Apple Takes A Deeper Step Into The Enterprise With SAP Partnership

Apple currently owns the premium mobile consumer device market and is even the preferred premium BYOD mobile device in the enterprise. However, this doesn’t mean that enterprises have signed up to ditch their PCs or Macs. Apple knows this. Apple is on a long-term journey and is striking strategic agreements with enterprise players to create new and modern workstyles. On the heels of Apple’s IBM and Cisco Systems announcements, today Apple announced a partnership with SAP to bring a series of iOS native applications that leverage capabilities of the SAP HANA platform. SAP HANA is a sophisticated in-memory relational database management system that was partly built, bought, and integrated by SAP around 2013. SAP is under pressure to compete with mobile-first SaaS companies and, quite frankly, needed a lot of work on their user experience for millennials. The two companies say they will provide a series of cloud-based SDKs to allow developers to create native applications that combine capabilities of SAP HANA’s cloud platform with SAP S/4 HANA and iOS.


By moving SAP HANA’s capabilities to mobile end-points, developers can incorporate new functionality that was not available before. These include, but are not limited to enhanced security and identification with TouchID, alerts and notifications, location-based services, and additional ad-hoc communication services to help end-users to be more productive. This partnership could enable enterprise workers to have a more integrated and effective user experience through their mobile devices, especially those in data intensive industries such as field service, healthcare, transportation, and retail.

On the heels of the partnership with Apple, SAP announced a partnership with IBM to tie functionally between HANA’s cloud platform and IBM’s cognitive computing technology – also known as Watson. Cognitive computing is a computing model that involves data mining, machine learning, pattern recognition, artificial intelligence, and natural language processing to simulate how the human brain learns (see my article on the topic). This collaboration will initially focus on both hybrid and on-premise deployments of SAP HANA and IBM Power systems. This approach makes sense and capitalizes on shared strengths between the two companies.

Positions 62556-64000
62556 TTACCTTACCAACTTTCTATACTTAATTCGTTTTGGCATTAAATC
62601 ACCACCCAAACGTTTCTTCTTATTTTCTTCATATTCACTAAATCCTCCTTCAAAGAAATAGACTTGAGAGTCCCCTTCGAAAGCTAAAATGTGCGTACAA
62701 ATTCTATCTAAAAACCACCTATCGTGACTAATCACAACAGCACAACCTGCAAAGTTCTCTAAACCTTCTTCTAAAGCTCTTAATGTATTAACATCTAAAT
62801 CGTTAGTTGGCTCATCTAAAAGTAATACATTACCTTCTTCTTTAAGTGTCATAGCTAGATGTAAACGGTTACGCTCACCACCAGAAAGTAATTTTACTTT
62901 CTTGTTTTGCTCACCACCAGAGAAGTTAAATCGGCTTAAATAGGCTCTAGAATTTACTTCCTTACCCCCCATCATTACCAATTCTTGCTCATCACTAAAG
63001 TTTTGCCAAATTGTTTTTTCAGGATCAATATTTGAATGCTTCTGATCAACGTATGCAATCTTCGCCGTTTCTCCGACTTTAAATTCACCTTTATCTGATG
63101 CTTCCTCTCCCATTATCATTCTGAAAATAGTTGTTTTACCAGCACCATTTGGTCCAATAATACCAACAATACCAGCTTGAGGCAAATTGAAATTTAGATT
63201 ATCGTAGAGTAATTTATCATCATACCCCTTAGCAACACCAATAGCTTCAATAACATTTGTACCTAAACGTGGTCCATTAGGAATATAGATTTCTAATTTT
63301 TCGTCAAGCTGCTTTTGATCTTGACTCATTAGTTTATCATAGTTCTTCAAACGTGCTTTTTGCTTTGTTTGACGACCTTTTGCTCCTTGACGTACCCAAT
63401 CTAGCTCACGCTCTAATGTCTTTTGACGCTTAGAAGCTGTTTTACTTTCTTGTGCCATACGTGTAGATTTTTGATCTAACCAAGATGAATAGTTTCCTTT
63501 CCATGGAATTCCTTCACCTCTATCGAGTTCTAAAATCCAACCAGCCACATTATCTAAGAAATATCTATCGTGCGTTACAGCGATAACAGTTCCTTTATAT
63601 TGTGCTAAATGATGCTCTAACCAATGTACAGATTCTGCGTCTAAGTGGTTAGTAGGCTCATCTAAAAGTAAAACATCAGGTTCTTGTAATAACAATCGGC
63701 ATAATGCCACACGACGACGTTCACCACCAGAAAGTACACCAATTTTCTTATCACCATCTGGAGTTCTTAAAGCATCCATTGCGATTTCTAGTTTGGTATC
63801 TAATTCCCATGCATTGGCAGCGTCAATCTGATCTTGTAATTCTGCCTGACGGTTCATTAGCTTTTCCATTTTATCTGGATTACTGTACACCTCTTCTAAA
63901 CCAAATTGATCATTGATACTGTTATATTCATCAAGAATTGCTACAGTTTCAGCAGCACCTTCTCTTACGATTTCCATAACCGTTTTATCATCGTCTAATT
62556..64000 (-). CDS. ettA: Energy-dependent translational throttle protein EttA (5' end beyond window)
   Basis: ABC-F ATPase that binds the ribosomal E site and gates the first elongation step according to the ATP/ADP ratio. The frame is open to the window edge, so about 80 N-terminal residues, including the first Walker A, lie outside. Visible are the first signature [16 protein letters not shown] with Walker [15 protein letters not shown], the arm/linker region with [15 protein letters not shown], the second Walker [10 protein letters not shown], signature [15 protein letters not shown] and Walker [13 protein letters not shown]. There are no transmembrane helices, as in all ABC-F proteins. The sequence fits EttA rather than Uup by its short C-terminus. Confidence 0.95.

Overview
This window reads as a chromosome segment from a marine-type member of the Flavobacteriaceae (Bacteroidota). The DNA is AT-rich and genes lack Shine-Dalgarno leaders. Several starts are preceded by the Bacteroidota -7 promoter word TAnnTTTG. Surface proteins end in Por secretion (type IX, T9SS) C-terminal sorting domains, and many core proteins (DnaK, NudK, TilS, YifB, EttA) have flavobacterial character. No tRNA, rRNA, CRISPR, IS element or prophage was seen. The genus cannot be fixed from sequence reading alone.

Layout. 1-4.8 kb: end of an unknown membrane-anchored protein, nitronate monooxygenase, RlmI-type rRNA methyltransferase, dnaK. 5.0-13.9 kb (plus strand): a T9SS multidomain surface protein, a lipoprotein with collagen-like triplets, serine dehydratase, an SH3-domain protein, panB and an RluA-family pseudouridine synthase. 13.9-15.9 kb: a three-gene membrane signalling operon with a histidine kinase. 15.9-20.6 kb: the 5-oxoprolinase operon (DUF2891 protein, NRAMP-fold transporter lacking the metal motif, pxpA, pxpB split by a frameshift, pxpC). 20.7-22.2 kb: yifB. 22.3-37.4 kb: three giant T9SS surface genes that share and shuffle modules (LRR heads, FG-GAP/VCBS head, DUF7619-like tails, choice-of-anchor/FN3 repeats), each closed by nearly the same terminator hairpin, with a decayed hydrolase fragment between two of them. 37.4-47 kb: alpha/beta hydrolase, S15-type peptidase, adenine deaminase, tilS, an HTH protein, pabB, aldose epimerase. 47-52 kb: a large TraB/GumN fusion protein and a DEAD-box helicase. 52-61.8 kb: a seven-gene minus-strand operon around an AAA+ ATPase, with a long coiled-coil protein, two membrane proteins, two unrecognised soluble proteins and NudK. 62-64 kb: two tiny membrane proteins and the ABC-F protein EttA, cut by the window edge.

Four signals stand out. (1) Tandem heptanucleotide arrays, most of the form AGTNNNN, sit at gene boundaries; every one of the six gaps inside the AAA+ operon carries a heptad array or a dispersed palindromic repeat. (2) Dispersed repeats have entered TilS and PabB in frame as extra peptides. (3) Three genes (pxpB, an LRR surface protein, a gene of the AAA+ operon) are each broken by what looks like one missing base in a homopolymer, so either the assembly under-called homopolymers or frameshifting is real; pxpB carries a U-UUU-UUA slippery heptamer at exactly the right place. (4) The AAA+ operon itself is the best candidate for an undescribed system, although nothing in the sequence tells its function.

I asked principal analyst Patrick Moorhead what he thought this mean for Windows. He said, “I don’t see this as SAP walking away from Windows or Windows 10 as a platform. Windows is on more large screen devices now than iOS and that wouldn’t be productive. But iOS is the preferred enterprise mobile OS. Additionally, for something like this announcement to be most efficient for developers, apps need to extend to wearables, Macs and PCs.”

The combination of these relationships could create a significant barrier to entry for SAP’s competition. IBM has already been announced, but where is Oracle or They of course have many iOS apps, but I don’t expect Apple to partner with everyone otherwise it’s not really partnering. This announcement shows again Apple’s persistence and goal of moving even more deeply into the enterprise. As these partnerships evolve, SAP and Apple must demonstrate early customer success to avoid losing competitive advantage. This is true even if Apple’s strategy is a long-term one. There have been way too many industry enterprise engagements and alliances that went nowhere, but then again, Apple doesn’t play like that, so I’m optimistic. There is no doubt SAP’s HANA strategy is a key, if not the fulcrum, of their long-term prosperity and smart, targeted partnerships will be the key to executing against that strategy.